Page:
July was the best month for the stock market so far in 2022. Major indexes recovered a sizable portion of their year-to-date losses. Despite another large Federal Reserve interest rate hike, traders are seeing hope on the horizon. Inflation may be starting to show signs of peaking, and economic figures aren’t as bad as the headline gross domestic product (GDP) numbers might indicate.
With the big rally, investors would be forgiven for thinking that they already missed out on the best bargains of the 2022 bear market. However, these five stocks to buy for August all traded down or flat for the month of July and thus offer the opportunity to catch up with the market going forward:
— Verizon Communications Inc. (ticker: VZ)
— Raytheon Technologies Corp. (RTX)
— Shell PLC (SHEL)
— Toronto-Dominion Bank (TD)
— Anheuser-Busch InBev SA (BUD)
Verizon Communications Inc. (VZ)
Telecom operators had a rough July. AT&T Inc. (T) warned that some of its customers were not paying their bills on time, among other problems. Verizon’s earnings report wasn’t as bad as AT&T’s, but it didn’t satisfy investors either. Awaited benefits from 5G rollout have been slow to materialize, and any tail wind from the stay-at-home quarantine days is long gone. However, nothing has changed in the bigger picture. People still need to pay their phone bills; smartphones are as essential of a utility as anything nowadays.
Despite that, Verizon stock is cheaper than ever. Shares are now selling for about 9 times projected forward earnings. And the dividend yield has crept up to 5.5%. In this market, that’s a standout bargain.
Raytheon Technologies Corp. (RTX)
With inflation and recession fears dominating the headlines this summer, the situation in Ukraine has fallen off many investors’ radars. That’s reflected in defense stocks, which have cooled off after a big run in the spring. However, the long-term outlook hasn’t changed much. The conflict in Eastern Europe drags on, which has necessitated more military equipment orders from Raytheon and other suppliers to replenish supplies.
Meanwhile, tensions continue to mount around Taiwan. Countries ranging from Japan to various European nations have committed to spending more on their defense departments going forward. The long-term outlook for defense contractors is bright, and short-term results aren’t bad either. Raytheon’s second-quarter earnings topped expectations and the company reiterated its full-year 2022 guidance. At less than 20 times forward earnings, Raytheon remains a reasonably priced blue-chip stock
Shell PLC (SHEL)
Energy giant Shell reported a phenomenal earnings report in July. Second quarter earnings surged to $11.5 billion from $5.5 billion in the same period of 2021. Despite the recent sell-off in energy stocks, underlying fundamentals remain exceptionally strong. Shell in particular has also done a good job of building out its renewables and carbon-free businesses. This puts it in position to potentially benefit from the new climate bill that legislators tentatively agreed upon at the end of July. Traders are focused on short-term moves in the price of oil. However, Shell’s longer-term outlook is tremendous. And it’s sharing the wealth with investors. The company spent $7.4 billion on dividends and share repurchases in the last quarter alone.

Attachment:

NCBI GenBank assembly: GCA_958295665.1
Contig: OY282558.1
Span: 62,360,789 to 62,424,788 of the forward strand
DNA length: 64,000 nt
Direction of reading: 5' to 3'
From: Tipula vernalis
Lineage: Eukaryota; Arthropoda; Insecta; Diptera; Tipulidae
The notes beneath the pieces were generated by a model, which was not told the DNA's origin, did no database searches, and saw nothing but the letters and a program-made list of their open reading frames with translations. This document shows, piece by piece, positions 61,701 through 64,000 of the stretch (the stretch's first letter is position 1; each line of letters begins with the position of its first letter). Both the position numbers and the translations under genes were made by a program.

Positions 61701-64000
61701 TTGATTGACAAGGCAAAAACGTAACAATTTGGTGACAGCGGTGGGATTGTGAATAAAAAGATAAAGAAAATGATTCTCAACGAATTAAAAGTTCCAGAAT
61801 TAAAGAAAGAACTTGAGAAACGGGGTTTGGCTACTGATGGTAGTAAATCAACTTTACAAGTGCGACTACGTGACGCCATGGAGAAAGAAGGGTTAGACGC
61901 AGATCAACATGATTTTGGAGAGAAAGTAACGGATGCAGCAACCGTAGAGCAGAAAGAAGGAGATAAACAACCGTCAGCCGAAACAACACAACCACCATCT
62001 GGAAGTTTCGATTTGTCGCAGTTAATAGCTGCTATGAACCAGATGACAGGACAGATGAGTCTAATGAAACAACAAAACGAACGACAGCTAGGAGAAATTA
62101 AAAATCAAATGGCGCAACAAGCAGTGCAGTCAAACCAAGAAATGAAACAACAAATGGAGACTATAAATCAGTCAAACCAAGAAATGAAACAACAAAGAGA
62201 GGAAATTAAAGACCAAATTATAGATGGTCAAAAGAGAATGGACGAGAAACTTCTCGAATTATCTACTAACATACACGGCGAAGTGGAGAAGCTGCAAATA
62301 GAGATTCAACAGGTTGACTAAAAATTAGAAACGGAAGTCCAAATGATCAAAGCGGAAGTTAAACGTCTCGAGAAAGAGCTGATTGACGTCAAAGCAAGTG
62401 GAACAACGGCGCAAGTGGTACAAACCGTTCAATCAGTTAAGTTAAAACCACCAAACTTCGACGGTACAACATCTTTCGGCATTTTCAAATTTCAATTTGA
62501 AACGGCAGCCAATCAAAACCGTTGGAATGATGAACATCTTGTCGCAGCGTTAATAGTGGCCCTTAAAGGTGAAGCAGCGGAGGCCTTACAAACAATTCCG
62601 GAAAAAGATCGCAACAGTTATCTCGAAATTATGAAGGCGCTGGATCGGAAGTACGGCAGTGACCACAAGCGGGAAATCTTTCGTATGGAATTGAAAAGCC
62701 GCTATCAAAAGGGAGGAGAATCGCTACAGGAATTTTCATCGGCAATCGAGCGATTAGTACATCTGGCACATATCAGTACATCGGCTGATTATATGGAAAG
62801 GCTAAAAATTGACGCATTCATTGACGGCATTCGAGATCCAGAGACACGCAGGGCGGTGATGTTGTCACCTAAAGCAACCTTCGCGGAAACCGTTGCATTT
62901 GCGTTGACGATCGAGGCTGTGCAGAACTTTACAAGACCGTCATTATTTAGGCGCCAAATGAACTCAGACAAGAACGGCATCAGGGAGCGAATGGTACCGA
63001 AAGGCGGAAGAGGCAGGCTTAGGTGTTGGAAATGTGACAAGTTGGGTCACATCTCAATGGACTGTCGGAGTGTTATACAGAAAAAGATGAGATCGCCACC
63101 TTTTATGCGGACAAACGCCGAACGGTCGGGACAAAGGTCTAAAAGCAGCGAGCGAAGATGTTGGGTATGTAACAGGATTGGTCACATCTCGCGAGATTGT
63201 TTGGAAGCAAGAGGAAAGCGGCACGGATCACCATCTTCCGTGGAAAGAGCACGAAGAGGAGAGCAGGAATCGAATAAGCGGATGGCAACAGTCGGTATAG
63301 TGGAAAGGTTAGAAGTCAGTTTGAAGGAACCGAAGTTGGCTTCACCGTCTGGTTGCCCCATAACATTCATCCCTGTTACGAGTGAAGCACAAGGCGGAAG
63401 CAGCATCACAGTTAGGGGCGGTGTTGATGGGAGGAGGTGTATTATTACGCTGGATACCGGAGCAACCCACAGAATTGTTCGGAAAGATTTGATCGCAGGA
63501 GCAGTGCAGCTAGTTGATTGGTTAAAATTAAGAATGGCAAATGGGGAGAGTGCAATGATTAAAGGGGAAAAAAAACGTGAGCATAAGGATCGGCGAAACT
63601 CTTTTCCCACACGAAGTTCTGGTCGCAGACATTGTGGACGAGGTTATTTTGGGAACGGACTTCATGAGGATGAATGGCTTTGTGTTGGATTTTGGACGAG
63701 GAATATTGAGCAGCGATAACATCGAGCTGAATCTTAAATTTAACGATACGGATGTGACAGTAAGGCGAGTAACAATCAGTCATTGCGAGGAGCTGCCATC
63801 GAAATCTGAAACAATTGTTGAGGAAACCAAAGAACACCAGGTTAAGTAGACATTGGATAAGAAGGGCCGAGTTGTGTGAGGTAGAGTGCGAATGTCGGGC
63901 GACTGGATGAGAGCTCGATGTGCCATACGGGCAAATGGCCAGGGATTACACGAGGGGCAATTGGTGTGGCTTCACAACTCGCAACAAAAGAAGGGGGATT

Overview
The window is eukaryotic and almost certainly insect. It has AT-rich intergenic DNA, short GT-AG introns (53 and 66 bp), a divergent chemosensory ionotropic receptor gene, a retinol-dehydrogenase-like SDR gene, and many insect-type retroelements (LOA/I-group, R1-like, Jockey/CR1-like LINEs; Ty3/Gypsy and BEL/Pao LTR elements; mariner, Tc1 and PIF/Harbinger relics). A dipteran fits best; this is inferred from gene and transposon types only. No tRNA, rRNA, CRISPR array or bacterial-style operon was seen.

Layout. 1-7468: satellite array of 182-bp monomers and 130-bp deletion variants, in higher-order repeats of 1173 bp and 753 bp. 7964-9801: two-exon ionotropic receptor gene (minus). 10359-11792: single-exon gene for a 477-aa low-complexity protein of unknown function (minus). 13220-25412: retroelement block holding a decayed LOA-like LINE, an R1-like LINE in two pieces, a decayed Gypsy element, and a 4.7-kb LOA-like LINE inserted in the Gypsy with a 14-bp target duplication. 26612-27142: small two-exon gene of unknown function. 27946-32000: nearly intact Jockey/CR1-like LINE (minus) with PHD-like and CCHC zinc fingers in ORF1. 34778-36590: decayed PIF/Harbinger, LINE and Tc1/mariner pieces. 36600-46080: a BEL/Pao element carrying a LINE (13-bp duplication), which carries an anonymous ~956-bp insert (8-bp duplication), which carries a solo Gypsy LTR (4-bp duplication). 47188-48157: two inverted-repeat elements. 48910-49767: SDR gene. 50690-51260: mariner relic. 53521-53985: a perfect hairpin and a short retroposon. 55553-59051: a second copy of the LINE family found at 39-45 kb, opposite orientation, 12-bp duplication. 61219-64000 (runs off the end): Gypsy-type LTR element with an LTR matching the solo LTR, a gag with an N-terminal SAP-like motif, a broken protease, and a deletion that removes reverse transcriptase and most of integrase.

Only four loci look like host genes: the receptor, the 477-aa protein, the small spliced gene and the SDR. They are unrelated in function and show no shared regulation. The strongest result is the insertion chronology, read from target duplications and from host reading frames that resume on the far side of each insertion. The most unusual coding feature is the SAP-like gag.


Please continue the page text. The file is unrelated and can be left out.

Toronto-Dominion Bank (TD)
Toronto-Dominion is one of Canada’s largest banks, ranking within the top three Canadian franchises in most major banking categories. It also has a substantial American business, and derives roughly a third of its revenues from the United States. Its U.S. franchise will increase in size following the pending acquisition of First Horizon Corp. (FHN), a sizable Tennessee-based bank.
Shares of the Canadian banks have been under pressure due to growing concerns about a downturn in the Canadian housing market. However, numerous analysts have been predicting a big bust in Canada for the past decade; it’s proven far more resilient than the skeptics had expected. Also, as mentioned, TD has a large U.S. business to fall back on as well. In any case, TD stock is selling for just 11 times forward earnings. In addition to the stock being a value, shares offer a 4.2% dividend yield as well.
Anheuser-Busch InBev SA (BUD)
The beer industry has had an uneven recovery as the economy has reopened following COVID-19. Some markets, such as the United States, have seen a strong recovery in on-premise beer sales at bars and restaurants. But volumes remain depressed in many European and Asian markets. The World Cup, which kicks off in November, however, may be the catalyst to get beer consumption back to normal levels. The company’s second-quarter results were fairly strong, with revenues growing at a double-digit clip. However, AB InBev’s price hikes weren’t enough to raise profit margins given continuing supply chain and inflationary issues. Once things settle down on the inflation front, however, AB InBev will be set for success. The company has been dealing with its debt load and shares are reasonably priced at just 17 times forward earnings.
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Update 08/02/22: This story was published at an earlier date and has been updated with new information.